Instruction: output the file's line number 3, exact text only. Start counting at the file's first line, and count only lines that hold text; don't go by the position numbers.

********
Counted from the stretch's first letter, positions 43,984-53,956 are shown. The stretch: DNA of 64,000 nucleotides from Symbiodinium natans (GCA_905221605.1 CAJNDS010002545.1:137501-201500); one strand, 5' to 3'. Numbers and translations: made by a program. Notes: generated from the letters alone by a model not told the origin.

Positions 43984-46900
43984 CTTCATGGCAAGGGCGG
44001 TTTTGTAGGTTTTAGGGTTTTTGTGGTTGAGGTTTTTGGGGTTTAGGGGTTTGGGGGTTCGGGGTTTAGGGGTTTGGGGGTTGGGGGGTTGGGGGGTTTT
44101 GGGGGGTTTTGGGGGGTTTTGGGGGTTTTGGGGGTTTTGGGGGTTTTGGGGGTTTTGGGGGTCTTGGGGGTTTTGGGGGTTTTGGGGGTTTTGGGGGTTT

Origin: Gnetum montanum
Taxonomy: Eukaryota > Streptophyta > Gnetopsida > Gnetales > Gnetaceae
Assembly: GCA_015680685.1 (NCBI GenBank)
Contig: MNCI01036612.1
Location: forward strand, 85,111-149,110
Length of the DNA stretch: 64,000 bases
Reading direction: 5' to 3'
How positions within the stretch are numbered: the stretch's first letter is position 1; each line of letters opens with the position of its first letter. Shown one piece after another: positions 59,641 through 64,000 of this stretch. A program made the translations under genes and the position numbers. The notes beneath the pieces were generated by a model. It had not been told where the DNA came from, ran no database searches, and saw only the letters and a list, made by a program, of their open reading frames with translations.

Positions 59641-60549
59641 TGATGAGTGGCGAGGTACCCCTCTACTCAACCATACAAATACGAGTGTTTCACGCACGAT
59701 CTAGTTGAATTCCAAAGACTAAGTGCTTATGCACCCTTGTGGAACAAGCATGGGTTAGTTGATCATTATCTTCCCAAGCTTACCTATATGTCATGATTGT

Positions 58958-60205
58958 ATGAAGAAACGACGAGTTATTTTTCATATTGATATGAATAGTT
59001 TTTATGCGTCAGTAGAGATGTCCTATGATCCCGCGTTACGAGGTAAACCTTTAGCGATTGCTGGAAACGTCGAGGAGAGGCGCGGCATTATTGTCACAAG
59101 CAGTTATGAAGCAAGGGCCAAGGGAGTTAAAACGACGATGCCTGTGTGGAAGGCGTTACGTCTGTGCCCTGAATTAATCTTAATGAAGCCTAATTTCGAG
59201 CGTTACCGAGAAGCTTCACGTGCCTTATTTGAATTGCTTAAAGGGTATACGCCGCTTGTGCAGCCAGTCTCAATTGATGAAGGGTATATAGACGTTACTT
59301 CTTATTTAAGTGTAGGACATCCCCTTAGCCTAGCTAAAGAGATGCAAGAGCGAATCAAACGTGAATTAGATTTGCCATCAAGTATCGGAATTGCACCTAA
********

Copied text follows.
43984 CTTCATGGCAAGGGCGG